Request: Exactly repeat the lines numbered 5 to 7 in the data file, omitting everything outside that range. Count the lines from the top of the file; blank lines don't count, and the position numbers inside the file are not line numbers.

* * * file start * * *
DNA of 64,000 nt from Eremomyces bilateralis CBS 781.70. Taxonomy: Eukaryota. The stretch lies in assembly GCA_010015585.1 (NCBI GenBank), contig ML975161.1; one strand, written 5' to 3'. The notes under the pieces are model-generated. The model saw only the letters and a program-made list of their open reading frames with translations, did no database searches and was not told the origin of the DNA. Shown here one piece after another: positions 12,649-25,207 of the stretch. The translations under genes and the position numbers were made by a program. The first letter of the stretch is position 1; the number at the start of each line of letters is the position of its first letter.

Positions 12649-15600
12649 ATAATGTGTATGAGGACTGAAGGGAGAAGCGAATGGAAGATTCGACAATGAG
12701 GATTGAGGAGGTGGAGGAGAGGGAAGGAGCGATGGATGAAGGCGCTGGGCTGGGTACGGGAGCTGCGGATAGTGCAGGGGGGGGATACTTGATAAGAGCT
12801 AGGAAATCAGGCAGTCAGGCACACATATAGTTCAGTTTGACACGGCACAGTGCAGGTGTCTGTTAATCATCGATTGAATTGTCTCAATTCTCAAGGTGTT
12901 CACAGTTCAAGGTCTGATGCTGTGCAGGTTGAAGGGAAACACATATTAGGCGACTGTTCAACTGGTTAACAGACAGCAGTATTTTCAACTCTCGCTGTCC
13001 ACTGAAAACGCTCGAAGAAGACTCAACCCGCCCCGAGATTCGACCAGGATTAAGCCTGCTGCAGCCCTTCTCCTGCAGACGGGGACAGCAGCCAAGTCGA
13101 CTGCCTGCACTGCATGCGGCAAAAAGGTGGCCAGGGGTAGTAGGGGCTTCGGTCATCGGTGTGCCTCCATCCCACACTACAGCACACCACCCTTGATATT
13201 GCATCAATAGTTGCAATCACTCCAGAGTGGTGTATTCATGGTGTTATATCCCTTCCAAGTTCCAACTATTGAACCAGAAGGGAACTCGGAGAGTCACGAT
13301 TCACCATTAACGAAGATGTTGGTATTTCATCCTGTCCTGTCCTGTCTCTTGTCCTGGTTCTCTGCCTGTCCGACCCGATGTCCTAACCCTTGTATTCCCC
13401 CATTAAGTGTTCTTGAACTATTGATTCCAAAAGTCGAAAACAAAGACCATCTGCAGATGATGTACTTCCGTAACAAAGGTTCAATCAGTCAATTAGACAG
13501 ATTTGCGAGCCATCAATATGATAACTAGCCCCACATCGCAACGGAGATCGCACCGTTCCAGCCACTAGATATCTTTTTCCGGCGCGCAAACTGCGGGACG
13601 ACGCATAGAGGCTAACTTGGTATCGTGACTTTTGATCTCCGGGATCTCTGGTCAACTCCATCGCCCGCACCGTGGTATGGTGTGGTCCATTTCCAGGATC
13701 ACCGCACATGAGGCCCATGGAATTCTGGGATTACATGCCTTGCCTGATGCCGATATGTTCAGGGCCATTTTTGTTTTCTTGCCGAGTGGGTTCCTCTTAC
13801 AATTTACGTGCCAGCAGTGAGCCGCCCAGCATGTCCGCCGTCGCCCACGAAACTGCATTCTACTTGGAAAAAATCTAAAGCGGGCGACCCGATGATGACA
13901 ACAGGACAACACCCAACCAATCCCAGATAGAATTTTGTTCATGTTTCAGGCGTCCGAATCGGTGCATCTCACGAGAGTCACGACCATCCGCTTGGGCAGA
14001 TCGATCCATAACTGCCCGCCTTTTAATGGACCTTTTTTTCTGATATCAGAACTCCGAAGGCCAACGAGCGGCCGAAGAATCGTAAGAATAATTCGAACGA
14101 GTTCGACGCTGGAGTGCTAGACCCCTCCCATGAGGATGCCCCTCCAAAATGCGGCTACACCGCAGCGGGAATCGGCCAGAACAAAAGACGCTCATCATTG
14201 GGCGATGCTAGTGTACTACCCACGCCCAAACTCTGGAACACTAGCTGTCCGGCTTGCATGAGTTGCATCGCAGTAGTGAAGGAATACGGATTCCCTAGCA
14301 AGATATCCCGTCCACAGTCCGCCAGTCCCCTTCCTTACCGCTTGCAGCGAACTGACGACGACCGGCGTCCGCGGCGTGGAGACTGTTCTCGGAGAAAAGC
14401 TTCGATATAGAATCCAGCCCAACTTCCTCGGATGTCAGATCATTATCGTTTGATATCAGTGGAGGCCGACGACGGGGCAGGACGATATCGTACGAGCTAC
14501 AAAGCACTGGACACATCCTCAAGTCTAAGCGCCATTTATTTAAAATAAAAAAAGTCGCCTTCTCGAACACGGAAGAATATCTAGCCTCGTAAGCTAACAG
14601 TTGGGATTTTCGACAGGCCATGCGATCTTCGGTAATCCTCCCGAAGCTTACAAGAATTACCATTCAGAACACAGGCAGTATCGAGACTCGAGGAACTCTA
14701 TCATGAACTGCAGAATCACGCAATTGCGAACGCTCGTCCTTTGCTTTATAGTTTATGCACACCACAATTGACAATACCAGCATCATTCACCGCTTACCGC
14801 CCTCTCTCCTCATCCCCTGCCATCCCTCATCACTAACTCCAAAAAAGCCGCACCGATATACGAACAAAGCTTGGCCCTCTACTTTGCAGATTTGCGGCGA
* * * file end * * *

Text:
12801 AGGAAATCAGGCAGTCAGGCACACATATAGTTCAGTTTGACACGGCACAGTGCAGGTGTCTGTTAATCATCGATTGAATTGTCTCAATTCTCAAGGTGTT
12901 CACAGTTCAAGGTCTGATGCTGTGCAGGTTGAAGGGAAACACATATTAGGCGACTGTTCAACTGGTTAACAGACAGCAGTATTTTCAACTCTCGCTGTCC
13001 ACTGAAAACGCTCGAAGAAGACTCAACCCGCCCCGAGATTCGACCAGGATTAAGCCTGCTGCAGCCCTTCTCCTGCAGACGGGGACAGCAGCCAAGTCGA